Heritage Responsive City: Case of Old city, Ahmedabad

Urban Heritage Precinct is referred to a living heritage embedded in urban settlements. It mainly includes architectural monuments, human habitat living in old houses, informal activities on streets, multifunctional usage of common plazas followed with traditional lifestyles and rituals. This research studies the unique habitat, by taking a case of Ahmedabad, India. Ahmadabad consists of around 55 lakhs of population and one of the fastest-growing urban economies of India. UNESCO inscribed Ahmedabad as a World Heritage City. The urban growth of the cities around the existing historic precinct, as well as the increase of the population, has led to the need to protect and preserve the heritage precincts. The research will lead to perceive How currently growing urban settlements responds to existing heritage precincts? The research further examines whether the planning framework benefits the local economic development and well-being through the inherent value of precincts.

Addressing Spatial Disconnect

Street connectivity
The term “street connectivity” suggests a system of streets with multiple routes and connections serving the same origins and destinations. A well designed, highly connected network helps reduce the volume of traffic
on major streets, improves pedestrian accessibility and ultimately improves livability in communities by providing parallel routes and alternative route choices. Local street connectivity provides for both intraregional and inter-neighborhood connections to knit developments together, rather than forming barriers between them.

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Cities dealing with it’s FSI policies

Aerial View of Mumbai City
PC@ Unequal Scenes

Currently, the base FSI in the Mumbai city is 1.33, which has now been modified and increased to 5 for commercial and 3 for residential spaces. While the base FSI for commercial development in Mumbai suburbs has been increased to 5. The FSI for residential spaces remains unchanged at 2.5. The FSI for commercial structures has been linked to the width of the road, which means wider the road, more the utilization of space.

For a long period of time, Mumbai’s FSI has been restricted under the assumption, that higher FSI would generate more built space, leading to higher density and with existing limited infrastructure, the city would become unworkable urbanization. Few other concerns were also shown as increasing FSI will lead to congestion on streets, it might favour developers etc. (Firstpost, 2018, April 19)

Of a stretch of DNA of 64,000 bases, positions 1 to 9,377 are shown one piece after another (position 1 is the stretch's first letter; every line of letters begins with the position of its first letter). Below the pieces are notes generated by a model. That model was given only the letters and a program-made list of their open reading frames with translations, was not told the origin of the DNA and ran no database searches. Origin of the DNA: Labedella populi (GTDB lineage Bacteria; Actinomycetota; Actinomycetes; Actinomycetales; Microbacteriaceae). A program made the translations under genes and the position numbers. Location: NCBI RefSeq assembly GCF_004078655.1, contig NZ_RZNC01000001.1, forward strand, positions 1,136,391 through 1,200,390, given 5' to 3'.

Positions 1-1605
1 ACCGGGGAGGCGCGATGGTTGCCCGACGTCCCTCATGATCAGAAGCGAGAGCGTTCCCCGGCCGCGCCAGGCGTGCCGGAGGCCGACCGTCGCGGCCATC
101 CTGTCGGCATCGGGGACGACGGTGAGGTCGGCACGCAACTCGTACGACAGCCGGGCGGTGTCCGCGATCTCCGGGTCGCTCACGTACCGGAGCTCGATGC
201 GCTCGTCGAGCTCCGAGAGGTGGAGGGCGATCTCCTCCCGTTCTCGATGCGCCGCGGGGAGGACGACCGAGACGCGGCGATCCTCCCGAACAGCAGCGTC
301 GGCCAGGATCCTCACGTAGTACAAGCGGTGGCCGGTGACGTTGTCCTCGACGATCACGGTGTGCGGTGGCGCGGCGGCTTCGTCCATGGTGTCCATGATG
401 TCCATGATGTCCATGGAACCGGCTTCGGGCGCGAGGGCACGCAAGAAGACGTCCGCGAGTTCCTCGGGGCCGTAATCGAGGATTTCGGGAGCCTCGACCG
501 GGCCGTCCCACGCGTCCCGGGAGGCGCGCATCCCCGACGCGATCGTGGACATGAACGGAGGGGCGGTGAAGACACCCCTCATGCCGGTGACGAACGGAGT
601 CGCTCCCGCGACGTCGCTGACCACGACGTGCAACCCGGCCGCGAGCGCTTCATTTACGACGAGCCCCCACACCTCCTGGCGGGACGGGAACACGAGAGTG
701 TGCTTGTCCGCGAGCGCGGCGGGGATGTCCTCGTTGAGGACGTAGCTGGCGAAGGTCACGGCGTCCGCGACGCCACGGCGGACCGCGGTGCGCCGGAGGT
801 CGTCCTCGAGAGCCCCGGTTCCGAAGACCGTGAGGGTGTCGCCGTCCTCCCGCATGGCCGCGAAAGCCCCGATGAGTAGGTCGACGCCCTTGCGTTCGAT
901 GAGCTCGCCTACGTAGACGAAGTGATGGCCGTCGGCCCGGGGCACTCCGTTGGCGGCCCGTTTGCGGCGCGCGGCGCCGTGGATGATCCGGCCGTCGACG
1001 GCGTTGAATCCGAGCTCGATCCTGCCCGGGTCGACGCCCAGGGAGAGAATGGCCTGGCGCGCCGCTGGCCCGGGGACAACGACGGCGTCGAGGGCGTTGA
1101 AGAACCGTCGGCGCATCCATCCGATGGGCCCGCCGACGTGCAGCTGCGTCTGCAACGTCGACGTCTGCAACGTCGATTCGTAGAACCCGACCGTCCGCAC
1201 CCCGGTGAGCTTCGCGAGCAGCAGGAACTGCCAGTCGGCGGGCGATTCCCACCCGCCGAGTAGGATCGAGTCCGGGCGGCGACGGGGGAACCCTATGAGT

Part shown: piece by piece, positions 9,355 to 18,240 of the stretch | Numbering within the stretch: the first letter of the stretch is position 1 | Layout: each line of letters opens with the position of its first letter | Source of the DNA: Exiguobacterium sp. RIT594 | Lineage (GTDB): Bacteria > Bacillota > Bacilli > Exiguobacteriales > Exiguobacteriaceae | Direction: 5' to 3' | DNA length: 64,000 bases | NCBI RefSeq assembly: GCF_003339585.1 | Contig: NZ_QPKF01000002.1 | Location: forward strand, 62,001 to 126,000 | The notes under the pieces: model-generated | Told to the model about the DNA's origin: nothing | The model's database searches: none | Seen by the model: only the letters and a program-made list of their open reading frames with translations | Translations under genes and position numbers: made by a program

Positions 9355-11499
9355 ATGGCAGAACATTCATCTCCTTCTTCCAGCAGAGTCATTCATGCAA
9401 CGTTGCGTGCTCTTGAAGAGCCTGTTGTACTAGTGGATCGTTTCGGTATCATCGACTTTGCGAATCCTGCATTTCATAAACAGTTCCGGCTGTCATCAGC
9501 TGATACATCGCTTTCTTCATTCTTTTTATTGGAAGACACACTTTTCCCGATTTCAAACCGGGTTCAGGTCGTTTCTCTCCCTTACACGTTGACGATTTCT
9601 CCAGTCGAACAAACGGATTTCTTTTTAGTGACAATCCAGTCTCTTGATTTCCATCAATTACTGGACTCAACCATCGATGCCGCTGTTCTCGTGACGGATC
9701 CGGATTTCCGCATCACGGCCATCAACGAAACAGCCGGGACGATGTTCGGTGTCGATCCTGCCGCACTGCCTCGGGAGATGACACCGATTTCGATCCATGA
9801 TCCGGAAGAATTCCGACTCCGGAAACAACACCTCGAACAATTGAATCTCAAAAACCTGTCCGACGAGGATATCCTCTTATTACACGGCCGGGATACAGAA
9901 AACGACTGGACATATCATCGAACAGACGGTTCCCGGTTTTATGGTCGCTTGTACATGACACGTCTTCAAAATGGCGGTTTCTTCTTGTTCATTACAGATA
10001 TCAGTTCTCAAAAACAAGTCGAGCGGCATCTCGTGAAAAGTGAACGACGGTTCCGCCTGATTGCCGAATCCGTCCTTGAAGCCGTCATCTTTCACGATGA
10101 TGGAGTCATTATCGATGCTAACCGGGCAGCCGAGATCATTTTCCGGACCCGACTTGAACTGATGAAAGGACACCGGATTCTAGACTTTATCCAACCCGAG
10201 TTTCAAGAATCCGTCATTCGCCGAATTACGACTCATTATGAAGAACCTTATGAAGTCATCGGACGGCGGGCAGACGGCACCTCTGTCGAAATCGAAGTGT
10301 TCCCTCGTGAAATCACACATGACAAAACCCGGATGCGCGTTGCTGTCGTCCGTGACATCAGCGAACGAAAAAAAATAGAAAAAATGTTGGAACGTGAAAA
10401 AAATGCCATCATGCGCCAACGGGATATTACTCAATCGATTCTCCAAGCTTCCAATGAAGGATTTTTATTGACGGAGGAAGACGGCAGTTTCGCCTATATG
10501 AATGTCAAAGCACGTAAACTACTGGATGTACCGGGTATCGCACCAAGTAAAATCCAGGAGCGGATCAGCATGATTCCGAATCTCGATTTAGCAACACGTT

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Counter magnet to decentralize a metropolitan city

Post-independence newly formed urban settlements were receiving support and facilities from their respective state government authorities and are developing faster than the mother cities. On this background the 1965 (MARG) article of Correa, Mehta and Patel distinctly stands out. It did not crave for limiting growth of Mumbai city but making room for its expansion on the mainland. The MARG article proposed a large integrated city on the mainland single major urban center on the mainland opposite Mumbai, of equal prestige and importance which could develop into an area, as large as the old city rather than number of separate small satellite towns. Thus Navi Mumbai came into existence.

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Rise of New Urban settlements

The origin of New town concept has its roots in Garden city movement founded by Ebenezer Howard in the late 1800’s in Europe. A new town is a planned community mainly built in a previously undeveloped area (Ratoola Kundu, 2010). Conceived as a crucial instrument for balanced urbanization. New towns are being built considering a pragmatic way of resolving the urban issues of the time.

Since ancient times, philosophers, planners, architects, and engineers are attempting to explore concept and ideologies to create a new city for better life. How a city be more ordered and how society might be more perfect. Developing New towns on clean slate occurred a better way for planners and urban designers rather than dealing with mess of realities of existing cities. The causative factor responsible for modem new towns have been to either promote a planned dispersal from congested urban centers or to provide a nucleus of special functions such as industrial, educational or administrative.

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